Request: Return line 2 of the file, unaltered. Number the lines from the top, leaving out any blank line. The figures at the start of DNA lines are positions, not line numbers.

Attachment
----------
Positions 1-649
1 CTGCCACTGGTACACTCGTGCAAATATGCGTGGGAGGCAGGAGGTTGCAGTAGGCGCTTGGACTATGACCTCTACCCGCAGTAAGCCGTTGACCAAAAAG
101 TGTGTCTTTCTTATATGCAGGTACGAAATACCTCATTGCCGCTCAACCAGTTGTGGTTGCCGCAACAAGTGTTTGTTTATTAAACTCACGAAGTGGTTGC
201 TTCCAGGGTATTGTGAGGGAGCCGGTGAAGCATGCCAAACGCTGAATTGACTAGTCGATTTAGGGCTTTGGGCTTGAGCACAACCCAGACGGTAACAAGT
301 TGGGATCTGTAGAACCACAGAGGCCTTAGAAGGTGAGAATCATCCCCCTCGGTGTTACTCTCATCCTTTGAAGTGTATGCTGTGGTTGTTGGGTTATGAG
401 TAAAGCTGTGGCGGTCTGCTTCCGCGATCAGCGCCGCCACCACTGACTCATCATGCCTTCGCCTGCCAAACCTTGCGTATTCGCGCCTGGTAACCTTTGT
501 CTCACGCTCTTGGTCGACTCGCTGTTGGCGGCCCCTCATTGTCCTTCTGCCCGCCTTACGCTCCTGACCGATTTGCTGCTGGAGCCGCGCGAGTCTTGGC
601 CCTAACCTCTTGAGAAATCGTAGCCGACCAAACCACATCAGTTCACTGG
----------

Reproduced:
1 CTGCCACTGGTACACTCGTGCAAATATGCGTGGGAGGCAGGAGGTTGCAGTAGGCGCTTGGACTATGACCTCTACCCGCAGTAAGCCGTTGACCAAAAAG